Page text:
After educators shamed a boy for being tardy, the public and businesses stepped up to help the family and change school policy.
No good can come from publicly shaming a six-year-old boy. That’s the lesson educators at Lincoln Elementary in Grants Pass, Oregon recently learned when the community stepped up in a student’s defense.
Nicole Garloff, mother of first-grader Hunter Cmelo, took him to school late due to her poor health and a broken down Dodge Durango. The boy’s punishment was sitting behind a cardboard screen in the lunchroom, segregated from all of his classmates.
Garloff stopped by the school during lunch only to discover him crying. She took a photo before leaving, which the grandmother later posted on Facebook.
Soon the school was flooded with messages from all over the country demanding an end to the practice.
Expressing his outrage, local radio personality Bill Meyer from AM 1440, started a campaign to get the family a reliable set of wheels. The Durango was deemed too damaged for repair, but a surprise was in store for the family.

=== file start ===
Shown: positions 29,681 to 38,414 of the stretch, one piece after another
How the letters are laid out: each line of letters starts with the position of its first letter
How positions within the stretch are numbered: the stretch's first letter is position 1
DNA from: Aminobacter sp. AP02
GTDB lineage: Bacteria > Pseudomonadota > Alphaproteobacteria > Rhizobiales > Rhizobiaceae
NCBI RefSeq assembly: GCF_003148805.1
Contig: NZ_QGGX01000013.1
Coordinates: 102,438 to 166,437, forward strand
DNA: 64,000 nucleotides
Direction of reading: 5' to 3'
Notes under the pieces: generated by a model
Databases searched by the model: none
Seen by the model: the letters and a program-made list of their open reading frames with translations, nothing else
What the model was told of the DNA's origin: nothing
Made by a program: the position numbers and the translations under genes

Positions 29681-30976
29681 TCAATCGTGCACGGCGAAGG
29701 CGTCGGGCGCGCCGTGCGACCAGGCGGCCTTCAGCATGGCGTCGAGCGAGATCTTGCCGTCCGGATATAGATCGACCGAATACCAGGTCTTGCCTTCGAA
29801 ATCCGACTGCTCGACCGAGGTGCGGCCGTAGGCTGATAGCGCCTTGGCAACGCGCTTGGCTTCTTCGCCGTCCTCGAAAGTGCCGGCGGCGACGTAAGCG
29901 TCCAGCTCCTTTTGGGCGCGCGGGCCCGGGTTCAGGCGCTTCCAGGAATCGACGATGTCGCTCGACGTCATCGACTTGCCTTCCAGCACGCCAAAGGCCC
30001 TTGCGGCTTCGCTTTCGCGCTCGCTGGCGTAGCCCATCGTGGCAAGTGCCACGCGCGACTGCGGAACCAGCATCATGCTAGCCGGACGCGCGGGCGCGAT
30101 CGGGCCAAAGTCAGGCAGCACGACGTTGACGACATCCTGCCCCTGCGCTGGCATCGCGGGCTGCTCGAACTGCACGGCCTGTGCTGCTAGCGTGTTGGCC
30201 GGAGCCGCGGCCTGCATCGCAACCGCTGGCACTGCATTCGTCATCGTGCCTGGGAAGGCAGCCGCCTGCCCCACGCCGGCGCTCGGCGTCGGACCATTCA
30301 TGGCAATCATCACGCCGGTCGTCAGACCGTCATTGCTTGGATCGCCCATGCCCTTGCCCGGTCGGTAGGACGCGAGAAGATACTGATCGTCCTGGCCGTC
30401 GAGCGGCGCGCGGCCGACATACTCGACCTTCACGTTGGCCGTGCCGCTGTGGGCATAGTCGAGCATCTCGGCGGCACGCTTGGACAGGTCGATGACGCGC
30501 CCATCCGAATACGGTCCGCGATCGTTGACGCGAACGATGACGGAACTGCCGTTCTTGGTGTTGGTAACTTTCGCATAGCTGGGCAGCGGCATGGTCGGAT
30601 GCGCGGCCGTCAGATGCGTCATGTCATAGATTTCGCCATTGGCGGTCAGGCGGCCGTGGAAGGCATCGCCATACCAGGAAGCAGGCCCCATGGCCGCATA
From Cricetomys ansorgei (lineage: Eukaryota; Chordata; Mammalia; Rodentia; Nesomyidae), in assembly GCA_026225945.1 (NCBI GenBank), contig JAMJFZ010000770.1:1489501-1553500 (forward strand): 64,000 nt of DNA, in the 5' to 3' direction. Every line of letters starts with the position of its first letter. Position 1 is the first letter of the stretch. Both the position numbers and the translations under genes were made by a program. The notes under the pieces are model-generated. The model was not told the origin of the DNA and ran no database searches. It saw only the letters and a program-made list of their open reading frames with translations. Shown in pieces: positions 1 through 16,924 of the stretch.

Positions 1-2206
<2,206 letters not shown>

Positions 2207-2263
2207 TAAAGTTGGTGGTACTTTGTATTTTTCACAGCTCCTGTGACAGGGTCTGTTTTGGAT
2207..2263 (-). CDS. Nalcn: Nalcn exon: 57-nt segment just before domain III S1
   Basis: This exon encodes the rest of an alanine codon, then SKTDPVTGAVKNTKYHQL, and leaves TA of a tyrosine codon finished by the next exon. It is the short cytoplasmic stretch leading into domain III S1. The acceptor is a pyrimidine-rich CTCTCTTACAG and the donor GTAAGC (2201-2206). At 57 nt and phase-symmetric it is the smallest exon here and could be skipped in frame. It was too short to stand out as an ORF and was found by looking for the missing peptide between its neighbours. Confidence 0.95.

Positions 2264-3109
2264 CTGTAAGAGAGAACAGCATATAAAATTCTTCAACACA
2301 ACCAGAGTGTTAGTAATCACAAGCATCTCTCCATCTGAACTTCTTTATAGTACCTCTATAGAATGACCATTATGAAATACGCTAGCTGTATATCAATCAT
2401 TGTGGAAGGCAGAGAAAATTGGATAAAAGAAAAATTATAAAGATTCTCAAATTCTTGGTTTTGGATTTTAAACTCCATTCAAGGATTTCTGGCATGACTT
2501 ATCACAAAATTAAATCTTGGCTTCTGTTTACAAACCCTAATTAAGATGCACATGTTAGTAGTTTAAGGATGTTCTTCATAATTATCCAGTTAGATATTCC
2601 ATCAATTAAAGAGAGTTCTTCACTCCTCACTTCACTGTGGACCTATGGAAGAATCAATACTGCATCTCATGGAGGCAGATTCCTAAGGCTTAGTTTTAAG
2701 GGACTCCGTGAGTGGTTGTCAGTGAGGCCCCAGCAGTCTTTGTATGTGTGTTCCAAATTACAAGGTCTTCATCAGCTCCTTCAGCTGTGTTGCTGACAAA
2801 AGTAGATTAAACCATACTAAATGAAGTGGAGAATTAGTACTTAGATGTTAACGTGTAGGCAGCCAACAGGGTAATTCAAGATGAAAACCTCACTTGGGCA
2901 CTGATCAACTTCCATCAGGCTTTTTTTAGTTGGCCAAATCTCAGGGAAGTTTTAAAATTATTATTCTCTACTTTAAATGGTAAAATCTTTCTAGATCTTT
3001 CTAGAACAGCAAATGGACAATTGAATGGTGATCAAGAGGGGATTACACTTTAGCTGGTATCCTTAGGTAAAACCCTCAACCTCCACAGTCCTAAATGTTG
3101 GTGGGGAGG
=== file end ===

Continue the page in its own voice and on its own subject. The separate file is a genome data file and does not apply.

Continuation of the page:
Rapid Repo and Collections, with help from other local businesses, donated a refurbished 2001 Chrysler Town and Country minivan. Kelly’s Automotive Service, who repaired the van, included free oil changes for a year and $100 in free gas.
The outrage on social media made a positive impact on School Superintendent John Higgens, who changed his policy for students who are tardy four or more times. They will make up work in a private space alongside a teacher’s aide with a positive tone.
(WATCH the video below or READ the story from KPTV)Photo credits: (Top) Lisa McClease Kelly, Kelly’s Automotive Service (Lower) Laura Lucas Hoover, via Facebook